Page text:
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The Most Interesting Things I've Learnt About Learning

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A collection of learning concepts that I thought most people would find interesting and unexpected

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The Most Interesting Things I've Learnt About Learning

  1. 1. The most interesting things I’ve learnt about learning Jason Yip j.c.yip@computer.org jcyip@thoughtworks.com @jchyip http://jchyip.blogspot.com
  2. 2. Break up into small groups of 5 • 10 minutes • Identify a skill that you know very well and design an approach to teach it, including assessment • Include rationale for choices if you can
  3. 3. Prepare for redesign 1. I will introduce some concepts 2. Jot down ideas for improvement for your teaching approach 3. Share with group at end
  5. 5. In Australia, what is a passing grade? • Letter or %?
  6. 6. Simple availability calculation 50% 50% 0.5 * 0.5 = 0.25 or 25%
  7. 7. What level of performance do we expect here? Compound skill A Just passed… AA B C Did ok… Aced it! BB CC Just passed… DD
  8. 8. Can do it or can’t do it; there is no “passing grade” http://www.flickr.com/photos/bwjones/2619602001/in/photostream/
  9. 9. Compound skill A B C
  11. 11. d = ½gt2 d What is d if… t=2s g = 10 m / s2
  12. 12. Let’s work through it d= d= d= d= ½gt2 ½(10)(2) 2 5*4 20 But I’m sure you could do this faster…
  13. 13. Speed round 1. I’ll show the question and 3 possible answers 2. Raise 1 finger to choose the first answer, 2 to choose the second, 3 to choose the third 3. Answer as fast as you can 4. Ready?
  14. 14. Dropped from the same height, ignoring air resistance, which one hits the ground first? Other (1) (2) (3)
  15. 15. Were we learning an equation or an underlying concept?
  16. 16. Speed round 2 1. I’ll show the question and 3 possible answers 2. Raise 1 finger to choose the first answer, 2 to choose the second, 3 to choose the third 3. Answer as fast as you can 4. Ready?
  17. 17. You’re about to shoot at an apple when it just starts to fall out of the tree. Where should you aim? (1) (2) (3)
  18. 18. Routine Expertise (context-specific) Adaptive Expertise (survives change in context) Indistinguishable without change in context
  19. 19. Superficial Semantic Qualitative What equation do I use? The equation indicates that d is independent of mass Just shoot the apple, the arrow will fall at the same rate
  20. 20. Routine expertise comes from mastering visible behaviour; adaptive expertise comes from mastering invisible concepts
  22. 22. Did you know this? • The success of Toyota comes from the cumulative impact of daily kaizen from every employee
  23. 23. How many people agree with this?
  24. 24. Actually that’s wrong • Most impact of improvements come from project kaizen and strategic kaizen. Daily kaizen is not about impact so much as learning and values http://kaizeninstituteindia.wordpress.com/2013/06/12/kaizen-flag-its-all-about-people-people-people/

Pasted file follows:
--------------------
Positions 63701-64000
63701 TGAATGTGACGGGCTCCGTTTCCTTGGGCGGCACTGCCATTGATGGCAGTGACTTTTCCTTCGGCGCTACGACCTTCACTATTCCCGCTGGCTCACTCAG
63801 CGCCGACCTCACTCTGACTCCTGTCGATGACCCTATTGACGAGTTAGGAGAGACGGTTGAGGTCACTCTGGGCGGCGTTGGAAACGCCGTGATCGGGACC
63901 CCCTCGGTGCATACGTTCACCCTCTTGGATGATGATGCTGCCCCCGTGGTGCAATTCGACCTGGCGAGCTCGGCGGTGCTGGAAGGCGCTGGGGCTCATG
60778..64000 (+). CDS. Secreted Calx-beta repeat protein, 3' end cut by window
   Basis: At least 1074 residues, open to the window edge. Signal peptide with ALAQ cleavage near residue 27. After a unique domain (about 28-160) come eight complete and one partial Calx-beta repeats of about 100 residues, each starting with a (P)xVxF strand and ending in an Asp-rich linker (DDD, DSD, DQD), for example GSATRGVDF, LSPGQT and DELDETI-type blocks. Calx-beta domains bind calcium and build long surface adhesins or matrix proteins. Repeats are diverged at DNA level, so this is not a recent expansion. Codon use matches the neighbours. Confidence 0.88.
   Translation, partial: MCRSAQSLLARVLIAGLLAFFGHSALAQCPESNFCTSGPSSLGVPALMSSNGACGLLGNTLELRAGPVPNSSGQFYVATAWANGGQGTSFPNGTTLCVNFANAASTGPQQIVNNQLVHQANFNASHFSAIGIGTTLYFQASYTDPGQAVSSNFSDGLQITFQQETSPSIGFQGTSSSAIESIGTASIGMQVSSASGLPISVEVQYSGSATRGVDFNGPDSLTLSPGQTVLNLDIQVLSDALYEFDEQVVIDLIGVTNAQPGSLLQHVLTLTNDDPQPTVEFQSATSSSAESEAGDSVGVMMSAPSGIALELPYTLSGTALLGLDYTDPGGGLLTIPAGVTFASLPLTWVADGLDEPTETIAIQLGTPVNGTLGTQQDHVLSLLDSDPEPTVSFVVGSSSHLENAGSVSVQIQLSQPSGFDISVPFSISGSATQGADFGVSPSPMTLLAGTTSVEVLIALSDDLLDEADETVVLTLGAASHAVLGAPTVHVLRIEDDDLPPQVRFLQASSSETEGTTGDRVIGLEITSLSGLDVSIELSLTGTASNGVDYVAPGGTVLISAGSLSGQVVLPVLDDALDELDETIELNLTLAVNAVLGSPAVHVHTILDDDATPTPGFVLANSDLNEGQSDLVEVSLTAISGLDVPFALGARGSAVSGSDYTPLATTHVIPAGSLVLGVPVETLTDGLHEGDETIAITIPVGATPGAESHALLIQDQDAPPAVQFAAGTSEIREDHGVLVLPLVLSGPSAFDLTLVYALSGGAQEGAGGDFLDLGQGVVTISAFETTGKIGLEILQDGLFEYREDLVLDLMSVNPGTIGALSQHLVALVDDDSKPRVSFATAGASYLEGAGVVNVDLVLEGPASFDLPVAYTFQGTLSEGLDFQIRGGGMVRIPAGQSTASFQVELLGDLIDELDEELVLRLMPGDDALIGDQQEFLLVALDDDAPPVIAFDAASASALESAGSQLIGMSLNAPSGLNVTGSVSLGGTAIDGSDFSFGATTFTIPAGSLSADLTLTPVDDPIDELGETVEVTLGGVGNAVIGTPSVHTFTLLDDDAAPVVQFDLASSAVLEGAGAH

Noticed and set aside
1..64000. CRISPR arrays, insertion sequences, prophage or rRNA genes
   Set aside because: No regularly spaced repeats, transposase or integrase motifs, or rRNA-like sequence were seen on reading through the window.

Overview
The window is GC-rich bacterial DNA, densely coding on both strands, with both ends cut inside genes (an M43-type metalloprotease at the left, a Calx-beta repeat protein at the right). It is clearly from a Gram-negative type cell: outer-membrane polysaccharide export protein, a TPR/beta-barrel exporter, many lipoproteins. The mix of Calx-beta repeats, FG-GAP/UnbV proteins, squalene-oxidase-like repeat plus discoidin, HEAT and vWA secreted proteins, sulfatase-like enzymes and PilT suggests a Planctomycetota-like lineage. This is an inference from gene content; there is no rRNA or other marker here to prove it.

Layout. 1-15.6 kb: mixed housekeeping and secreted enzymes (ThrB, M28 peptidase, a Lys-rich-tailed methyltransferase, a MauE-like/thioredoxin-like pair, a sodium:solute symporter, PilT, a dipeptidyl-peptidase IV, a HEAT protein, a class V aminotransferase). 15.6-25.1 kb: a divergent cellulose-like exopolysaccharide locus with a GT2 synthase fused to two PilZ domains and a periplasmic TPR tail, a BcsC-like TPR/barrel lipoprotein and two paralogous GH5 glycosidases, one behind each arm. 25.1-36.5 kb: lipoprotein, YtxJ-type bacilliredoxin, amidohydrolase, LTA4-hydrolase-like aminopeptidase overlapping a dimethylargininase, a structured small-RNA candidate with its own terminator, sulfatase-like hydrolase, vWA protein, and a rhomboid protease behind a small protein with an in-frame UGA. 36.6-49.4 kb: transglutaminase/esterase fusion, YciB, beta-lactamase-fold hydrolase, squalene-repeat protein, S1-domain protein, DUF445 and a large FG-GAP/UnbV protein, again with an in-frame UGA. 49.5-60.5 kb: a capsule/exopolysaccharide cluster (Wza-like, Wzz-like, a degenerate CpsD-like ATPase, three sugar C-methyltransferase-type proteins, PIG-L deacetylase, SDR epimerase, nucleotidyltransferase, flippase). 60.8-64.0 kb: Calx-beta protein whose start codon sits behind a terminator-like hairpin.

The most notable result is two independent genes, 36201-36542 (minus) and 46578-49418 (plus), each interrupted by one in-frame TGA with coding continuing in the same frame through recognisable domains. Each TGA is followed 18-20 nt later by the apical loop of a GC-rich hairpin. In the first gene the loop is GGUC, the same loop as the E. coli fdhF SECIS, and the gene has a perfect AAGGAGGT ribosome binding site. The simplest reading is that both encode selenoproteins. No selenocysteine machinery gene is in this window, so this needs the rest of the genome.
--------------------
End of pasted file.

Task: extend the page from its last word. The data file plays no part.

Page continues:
25. 25. How did you feel when I said “Actually, that’s wrong”?
  26. 26. This is not learning • “blah blah blah A” • “Yeah, I already knew about B”
  27. 27. This is learning • • • • “blah blah blah B” “Yeah, I already knew about B” “Actually, B is wrong. Blah blah blah A.” “Huh?”
  28. 28. “Yeah, I already knew that” = not learning “Huh?” = learning
  29. 29. If it feels comfortable, you’re probably not learning anything
  30. 30. Learning starts with unlearning misconceptions
  32. 32. How many people have played an Agile game / simulation?
  33. 33. Try to think back to what was happening and how you felt. How many people when playing the game, were playing to win?
  34. 34. How many people were playing the game, intentionally focusing on exercising their weaknesses and thus probably losing the game?
  35. 35. What stage is best for performance? 1. 2. 3. 4. Unconscious incompetence Conscious incompetence Conscious competence Unconscious competence
  36. 36. What stage is best for learning? 1. 2. 3. 4. Unconscious incompetence Conscious incompetence Conscious competence Unconscious competence
  37. 37. There is no learning when you are in flow
  38. 38. Staying conscious and out of flow during practice is a deliberate act, hence “deliberate practice”
  39. 39. In simulations and games people tend to exercise their strengths; deliberate practice needs to address weaknesses
  41. 41. What’s the better delivery approach?
  42. 42. Why?
  43. 43. What’s the better learning approach?
  44. 44. We only have so much working memory (7+/-2) See also http://en.wikipedia.org/wiki/Cognitive_load
  45. 45. One-point lessons • “…create lessons based on a single point, typically on a single piece of paper, which is then reviewed during the daily meeting.” http://jchyip.blogspot.com.au/2012/01/instead-of-teaching-whole-bunch-of.html
  47. 47. If someone understands all the theoretical concepts behind a skill, but never practices, will they master the skill?
  48. 48. If someone practices but has no real understanding about theory and rationale, will they master the skill?
  49. 49. Theory without practice means no skill; practice without theory means wasted effort
  50. 50. So, what’s the role of a teacher?
  51. 51. Effective teaching is not about conveying facts so much as enabling effective practice and exploration
  52. 52. Share your insights
  53. 53. To learn more • http://www.ted.com/talks/salman_khan_le t_s_use_video_to_reinvent_education.html • http://www.dtic.mil/cgibin/GetTRDoc?Location=U2&doc=GetTRDoc. pdf&AD=ADA413046 • http://www.physics.usyd.edu.au/super/thes es/PhD(Muller).pdf